5-7. Mission command tends to be decentralized, informal, and flexible. Orders and plans are as brief and simple as possible, relying on implicit communication—subordinates’ ability to coordinate and the human capacity to understand with minimal verbal information exchange. This can be a result of extended combat or training in which many actions and procedures have become standing operating procedure (SOP). By decentralizing decision-making authority, mission command increases tempo and improves the subordinates’ ability to act in fluid and disorderly situations. Moreover, relying on implicit communication makes mission command less vulnerable to disruption of communications than detailed command.
5-8. Mission command is appropriate for operations in the often politically-charged atmosphere and complex conditions of stability operations. Company commanders must explain not only the tasks assigned and their immediate purpose, but also prescribe an atmosphere to achieve and maintain throughout the AO. They must explain what to achieve and communicate the rationale for military action throughout their commands. Doing this allows platoon leaders, squad leaders and their Soldiers to gain insight into what is expected of them, what constraints apply, and most important, why the mission is being undertaken.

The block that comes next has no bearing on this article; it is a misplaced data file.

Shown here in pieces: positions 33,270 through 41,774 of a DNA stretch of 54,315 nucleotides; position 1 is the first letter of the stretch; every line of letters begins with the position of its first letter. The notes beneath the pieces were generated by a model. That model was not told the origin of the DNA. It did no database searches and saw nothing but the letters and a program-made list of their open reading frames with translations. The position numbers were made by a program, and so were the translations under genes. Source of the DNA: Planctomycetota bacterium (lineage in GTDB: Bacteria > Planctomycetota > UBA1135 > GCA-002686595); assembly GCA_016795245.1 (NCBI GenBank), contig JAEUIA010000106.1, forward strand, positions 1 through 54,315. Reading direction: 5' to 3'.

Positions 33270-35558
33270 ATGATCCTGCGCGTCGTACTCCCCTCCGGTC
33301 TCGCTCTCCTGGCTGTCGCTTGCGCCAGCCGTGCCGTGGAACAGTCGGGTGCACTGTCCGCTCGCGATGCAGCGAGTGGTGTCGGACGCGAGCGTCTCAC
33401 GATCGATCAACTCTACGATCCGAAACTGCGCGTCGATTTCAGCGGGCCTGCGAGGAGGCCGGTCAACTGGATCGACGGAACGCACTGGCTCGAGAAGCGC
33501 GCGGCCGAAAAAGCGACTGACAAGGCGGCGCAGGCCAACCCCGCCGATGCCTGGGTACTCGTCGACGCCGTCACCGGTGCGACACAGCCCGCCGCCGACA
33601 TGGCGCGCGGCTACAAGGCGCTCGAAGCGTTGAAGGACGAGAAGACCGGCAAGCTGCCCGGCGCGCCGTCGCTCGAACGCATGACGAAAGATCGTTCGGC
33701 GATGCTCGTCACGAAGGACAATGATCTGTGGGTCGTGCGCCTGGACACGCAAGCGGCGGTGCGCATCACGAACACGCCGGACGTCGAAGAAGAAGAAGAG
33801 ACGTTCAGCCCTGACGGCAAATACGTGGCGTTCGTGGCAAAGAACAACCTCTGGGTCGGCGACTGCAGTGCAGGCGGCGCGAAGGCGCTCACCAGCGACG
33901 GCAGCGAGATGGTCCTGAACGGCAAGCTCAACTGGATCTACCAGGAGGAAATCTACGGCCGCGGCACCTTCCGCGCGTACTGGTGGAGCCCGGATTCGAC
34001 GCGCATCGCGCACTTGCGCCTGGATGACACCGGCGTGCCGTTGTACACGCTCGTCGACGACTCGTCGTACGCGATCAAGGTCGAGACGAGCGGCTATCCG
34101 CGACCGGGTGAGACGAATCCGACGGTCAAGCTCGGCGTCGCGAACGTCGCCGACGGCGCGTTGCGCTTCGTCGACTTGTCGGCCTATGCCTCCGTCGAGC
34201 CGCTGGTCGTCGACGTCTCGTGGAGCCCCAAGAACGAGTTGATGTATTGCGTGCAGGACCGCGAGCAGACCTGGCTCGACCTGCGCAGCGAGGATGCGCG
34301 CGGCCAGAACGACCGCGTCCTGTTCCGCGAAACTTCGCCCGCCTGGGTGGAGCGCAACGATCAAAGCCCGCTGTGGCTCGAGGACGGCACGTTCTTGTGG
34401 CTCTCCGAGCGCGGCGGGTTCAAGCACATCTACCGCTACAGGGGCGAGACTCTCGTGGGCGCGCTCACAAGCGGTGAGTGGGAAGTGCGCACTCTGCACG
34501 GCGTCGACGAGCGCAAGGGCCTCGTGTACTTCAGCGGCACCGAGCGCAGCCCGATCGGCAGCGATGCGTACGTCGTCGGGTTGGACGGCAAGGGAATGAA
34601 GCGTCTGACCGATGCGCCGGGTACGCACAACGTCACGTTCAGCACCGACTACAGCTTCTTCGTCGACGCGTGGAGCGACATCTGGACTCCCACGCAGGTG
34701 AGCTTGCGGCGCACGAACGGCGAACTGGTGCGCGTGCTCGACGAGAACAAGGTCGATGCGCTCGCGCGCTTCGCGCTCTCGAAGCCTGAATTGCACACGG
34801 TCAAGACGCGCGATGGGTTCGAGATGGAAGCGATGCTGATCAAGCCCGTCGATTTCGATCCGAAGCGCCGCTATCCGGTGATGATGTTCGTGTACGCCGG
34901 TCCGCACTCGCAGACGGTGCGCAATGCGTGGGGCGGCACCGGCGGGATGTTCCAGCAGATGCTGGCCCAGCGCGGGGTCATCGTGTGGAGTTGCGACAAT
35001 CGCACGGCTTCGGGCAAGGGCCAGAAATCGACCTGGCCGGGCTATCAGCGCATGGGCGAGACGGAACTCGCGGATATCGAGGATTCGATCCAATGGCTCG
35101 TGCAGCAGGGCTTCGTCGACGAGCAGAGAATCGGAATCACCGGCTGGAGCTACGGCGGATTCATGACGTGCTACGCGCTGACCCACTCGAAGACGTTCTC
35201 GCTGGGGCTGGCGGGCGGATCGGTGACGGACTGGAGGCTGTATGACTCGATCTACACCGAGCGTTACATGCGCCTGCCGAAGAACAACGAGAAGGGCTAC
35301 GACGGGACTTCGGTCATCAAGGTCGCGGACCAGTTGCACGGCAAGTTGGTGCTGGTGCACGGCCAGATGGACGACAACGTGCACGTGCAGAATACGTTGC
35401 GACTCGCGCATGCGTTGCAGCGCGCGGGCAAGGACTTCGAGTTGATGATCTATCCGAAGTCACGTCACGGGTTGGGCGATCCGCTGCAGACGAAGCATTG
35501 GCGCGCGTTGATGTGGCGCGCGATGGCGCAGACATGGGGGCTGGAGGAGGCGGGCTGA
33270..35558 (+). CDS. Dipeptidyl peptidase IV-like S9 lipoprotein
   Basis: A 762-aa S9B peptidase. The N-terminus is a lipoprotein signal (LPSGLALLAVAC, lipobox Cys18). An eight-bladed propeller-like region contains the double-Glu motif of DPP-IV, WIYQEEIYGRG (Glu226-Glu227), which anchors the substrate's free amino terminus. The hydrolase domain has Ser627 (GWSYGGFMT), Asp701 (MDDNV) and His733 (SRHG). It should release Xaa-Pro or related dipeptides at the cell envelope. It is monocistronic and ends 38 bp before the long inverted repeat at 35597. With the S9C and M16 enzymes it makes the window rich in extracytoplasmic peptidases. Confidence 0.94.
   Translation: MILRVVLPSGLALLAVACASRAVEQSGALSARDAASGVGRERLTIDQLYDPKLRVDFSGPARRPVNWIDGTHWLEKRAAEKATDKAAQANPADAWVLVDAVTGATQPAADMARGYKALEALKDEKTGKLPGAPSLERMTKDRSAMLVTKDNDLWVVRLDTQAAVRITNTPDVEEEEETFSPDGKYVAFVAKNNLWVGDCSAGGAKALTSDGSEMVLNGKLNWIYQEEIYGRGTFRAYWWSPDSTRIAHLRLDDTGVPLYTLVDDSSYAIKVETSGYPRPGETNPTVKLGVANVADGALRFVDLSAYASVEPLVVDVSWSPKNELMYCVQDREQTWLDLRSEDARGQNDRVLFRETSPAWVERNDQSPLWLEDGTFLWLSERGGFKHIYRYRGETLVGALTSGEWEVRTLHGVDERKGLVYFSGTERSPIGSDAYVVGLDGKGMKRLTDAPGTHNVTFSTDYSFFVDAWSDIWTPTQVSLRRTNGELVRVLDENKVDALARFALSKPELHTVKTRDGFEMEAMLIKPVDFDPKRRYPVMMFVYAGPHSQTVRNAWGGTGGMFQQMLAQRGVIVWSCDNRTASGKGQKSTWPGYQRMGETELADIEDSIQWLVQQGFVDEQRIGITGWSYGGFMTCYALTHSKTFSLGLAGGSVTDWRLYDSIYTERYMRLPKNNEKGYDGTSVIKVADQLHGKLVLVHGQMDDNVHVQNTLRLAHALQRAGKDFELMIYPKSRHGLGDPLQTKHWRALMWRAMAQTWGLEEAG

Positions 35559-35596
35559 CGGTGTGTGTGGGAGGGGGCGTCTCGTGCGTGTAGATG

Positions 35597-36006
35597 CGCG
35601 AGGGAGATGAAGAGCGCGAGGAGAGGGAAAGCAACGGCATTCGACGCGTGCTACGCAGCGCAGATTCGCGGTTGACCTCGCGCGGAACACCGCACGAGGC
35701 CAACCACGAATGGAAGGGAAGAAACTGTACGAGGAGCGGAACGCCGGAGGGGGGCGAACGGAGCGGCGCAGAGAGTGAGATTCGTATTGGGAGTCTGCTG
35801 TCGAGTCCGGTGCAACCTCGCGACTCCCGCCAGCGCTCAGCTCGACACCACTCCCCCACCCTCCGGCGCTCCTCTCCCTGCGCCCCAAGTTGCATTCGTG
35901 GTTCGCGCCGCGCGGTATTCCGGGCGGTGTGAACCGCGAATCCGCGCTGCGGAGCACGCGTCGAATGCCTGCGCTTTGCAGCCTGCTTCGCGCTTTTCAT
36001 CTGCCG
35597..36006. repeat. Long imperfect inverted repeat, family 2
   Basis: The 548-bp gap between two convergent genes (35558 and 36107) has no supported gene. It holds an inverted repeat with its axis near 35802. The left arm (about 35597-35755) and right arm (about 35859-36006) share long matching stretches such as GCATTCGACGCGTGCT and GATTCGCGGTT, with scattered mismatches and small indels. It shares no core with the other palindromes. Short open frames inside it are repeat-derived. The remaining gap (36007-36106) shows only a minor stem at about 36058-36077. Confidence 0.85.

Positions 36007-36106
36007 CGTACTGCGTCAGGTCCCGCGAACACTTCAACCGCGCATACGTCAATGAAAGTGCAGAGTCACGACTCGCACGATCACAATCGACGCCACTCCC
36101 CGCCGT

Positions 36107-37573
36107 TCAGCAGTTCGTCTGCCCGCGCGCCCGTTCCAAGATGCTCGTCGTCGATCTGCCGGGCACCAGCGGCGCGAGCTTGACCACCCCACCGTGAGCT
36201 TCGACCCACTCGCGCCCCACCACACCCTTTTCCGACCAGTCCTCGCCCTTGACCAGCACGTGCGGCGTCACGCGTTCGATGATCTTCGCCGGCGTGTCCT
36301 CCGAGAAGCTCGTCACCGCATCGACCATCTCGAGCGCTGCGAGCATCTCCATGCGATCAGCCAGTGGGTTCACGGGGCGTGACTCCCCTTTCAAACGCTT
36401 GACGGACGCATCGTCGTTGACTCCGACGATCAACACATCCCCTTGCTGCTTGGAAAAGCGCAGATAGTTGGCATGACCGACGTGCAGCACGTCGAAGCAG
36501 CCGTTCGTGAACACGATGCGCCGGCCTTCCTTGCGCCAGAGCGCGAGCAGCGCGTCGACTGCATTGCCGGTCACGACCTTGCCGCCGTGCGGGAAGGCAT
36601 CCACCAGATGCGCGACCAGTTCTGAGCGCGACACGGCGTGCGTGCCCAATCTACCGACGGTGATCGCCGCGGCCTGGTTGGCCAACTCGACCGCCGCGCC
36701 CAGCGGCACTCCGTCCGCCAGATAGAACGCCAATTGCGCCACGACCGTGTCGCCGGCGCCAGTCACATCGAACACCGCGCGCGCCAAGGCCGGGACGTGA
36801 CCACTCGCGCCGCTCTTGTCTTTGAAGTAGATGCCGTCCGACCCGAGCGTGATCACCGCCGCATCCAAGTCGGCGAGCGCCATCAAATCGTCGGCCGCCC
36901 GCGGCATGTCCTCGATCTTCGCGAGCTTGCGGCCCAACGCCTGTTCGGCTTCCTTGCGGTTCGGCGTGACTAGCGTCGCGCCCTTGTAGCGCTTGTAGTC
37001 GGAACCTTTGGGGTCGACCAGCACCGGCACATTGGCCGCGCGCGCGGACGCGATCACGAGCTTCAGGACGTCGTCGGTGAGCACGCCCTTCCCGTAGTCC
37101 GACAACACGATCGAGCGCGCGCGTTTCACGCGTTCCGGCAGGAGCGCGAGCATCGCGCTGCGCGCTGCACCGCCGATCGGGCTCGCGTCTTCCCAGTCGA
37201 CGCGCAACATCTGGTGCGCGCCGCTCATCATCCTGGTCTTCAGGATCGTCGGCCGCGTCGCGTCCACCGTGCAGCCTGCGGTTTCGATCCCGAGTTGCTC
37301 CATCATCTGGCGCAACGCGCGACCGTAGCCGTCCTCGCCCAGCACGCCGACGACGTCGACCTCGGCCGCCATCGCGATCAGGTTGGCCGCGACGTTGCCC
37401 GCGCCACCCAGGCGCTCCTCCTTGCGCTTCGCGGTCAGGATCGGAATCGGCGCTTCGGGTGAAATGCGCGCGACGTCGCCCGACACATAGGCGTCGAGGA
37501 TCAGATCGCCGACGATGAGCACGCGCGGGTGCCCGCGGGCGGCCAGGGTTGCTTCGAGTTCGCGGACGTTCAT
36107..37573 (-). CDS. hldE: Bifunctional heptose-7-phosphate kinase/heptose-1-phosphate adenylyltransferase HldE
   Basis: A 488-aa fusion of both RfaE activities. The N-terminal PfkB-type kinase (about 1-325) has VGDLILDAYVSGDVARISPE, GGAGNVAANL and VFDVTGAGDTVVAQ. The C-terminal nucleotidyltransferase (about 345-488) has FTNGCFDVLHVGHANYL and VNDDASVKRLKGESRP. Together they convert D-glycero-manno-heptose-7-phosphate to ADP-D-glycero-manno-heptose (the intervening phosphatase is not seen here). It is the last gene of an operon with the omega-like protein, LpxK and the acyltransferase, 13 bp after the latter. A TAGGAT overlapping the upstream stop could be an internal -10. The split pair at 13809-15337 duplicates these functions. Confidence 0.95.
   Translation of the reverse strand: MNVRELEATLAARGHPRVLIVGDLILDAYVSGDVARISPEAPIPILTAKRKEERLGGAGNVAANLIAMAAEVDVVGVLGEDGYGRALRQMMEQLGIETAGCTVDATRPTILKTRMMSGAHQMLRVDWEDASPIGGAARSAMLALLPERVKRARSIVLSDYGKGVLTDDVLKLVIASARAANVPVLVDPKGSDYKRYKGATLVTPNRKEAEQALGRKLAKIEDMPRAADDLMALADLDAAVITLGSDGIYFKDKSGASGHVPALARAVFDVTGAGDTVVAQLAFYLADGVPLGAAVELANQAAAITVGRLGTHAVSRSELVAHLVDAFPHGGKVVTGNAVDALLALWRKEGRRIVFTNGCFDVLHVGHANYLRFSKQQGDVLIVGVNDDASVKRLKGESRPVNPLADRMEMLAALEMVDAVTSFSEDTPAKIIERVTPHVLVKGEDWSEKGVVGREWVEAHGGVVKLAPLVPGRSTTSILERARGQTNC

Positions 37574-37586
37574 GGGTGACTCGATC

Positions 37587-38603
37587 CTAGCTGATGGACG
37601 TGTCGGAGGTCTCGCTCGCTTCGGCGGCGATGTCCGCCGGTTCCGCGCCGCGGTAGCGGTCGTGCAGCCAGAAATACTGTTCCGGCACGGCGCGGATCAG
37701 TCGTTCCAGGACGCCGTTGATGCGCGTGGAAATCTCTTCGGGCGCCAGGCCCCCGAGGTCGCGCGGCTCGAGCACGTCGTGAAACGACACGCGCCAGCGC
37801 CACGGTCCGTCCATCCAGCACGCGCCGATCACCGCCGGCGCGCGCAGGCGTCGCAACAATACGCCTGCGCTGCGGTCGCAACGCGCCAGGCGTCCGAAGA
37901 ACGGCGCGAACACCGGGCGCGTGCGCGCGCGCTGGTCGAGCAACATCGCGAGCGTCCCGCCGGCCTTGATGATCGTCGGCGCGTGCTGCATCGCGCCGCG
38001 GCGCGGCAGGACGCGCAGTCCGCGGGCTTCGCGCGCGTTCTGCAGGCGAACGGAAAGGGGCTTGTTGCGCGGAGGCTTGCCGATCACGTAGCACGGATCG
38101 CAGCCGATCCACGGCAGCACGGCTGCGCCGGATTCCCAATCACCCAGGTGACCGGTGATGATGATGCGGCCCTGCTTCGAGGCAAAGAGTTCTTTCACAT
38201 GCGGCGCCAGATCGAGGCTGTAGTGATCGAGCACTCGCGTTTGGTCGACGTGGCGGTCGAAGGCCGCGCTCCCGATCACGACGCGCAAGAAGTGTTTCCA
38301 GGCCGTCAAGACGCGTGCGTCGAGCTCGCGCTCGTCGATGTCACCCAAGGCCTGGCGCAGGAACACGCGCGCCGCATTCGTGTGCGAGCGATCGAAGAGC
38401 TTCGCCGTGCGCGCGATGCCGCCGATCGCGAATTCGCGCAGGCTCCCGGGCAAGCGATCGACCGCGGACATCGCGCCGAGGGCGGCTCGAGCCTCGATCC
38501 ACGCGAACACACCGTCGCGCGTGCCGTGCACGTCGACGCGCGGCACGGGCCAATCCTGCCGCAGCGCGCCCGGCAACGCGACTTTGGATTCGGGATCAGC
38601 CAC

5-9. Detailed command is ill-suited to the conditions of stability operations. Commanders using its techniques try to provide guidance or direction for all conceivable contingencies, which is impossible in dynamic and complex environments. Under detailed command, subordinates must refer to their headquarters when they encounter situations not covered by the commander’s guidance. Doing this increases the time required for decisions and delays acting. In addition, success in interagency operations often requires unity of effort, even when there is not unity of command. In such an environment, detailed command is impossible. In contrast to the detailed instructions required by detailed command, mission command calls for a clear commander’s intent. This commander’s intent provides subordinates guidelines within which to obtain unity of effort with agencies not under military command. Subordinates then act within those guidelines to contribute to achieving the desired end state.
NOTE: The platoon leader must understand the situation and commander’s intent one and two levels higher than his own. However, he must know the real-time battlefield situation in detail for his immediate higher level (company).